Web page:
Beautifully written-very universal. Could be any war, anytime. I really felt the soldier's thoughts on his impending death & about his life and all that will never be. Made me very sad to think that we are in the same position now as we were in past wars. Nothing seems to have changed. Wasn't it Santyana who said 'That those who forget history are doomed to repeat it?'

At 1:01 PM, Anonymous J R Turek said...

Poignant and profound telling of a soldier's story, with just enough details to keep the reader standing right beside him, physically and emotionally. Strong, compelling, and realistic insights will remain with me long past the last sentence.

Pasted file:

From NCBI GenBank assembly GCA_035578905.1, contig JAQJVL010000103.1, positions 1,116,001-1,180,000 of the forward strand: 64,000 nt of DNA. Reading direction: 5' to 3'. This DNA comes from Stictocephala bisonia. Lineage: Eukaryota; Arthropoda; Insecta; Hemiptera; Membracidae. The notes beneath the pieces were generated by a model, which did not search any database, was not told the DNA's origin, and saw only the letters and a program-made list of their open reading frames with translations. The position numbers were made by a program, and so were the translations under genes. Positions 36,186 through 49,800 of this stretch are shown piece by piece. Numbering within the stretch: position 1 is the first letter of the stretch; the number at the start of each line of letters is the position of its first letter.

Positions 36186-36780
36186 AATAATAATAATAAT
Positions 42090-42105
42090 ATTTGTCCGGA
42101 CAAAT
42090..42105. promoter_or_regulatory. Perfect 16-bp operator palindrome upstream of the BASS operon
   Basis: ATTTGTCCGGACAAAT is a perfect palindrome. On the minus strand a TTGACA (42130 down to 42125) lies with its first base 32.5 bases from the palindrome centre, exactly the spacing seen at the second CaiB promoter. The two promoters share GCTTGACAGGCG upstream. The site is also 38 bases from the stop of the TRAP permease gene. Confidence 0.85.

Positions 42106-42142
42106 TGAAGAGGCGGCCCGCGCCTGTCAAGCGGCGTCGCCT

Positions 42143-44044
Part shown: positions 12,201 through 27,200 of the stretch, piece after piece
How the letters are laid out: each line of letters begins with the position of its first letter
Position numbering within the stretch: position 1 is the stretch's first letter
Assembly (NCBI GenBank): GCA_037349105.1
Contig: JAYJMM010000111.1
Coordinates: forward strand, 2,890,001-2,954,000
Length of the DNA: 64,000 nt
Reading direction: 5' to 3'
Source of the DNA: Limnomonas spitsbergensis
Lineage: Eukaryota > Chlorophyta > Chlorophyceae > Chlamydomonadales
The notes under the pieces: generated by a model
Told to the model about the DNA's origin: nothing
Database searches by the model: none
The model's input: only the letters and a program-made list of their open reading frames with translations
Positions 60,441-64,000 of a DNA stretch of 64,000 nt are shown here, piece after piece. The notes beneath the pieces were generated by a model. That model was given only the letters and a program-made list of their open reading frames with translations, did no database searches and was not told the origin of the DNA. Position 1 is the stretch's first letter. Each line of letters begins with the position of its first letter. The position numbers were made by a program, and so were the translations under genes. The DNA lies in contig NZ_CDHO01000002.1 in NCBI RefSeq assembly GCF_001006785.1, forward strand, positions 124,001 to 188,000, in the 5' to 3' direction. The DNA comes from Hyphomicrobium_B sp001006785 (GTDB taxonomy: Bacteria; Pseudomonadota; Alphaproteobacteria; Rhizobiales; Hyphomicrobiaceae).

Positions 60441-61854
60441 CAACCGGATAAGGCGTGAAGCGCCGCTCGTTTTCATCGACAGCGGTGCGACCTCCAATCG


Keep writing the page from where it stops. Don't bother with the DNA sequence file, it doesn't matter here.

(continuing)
Great writing -- thank you for sharing it!

At 1:21 PM, Anonymous bev k said...

wonderful story. beautifully told. the details of the setting puts the reader right there on the battlefield. the internal dialog puts the reader inside the mind of the hero. gripping fast paced and leaves the reader with a lump in his throat because he has become emotionally involved.well done and well worth the time spent reading it.
bev k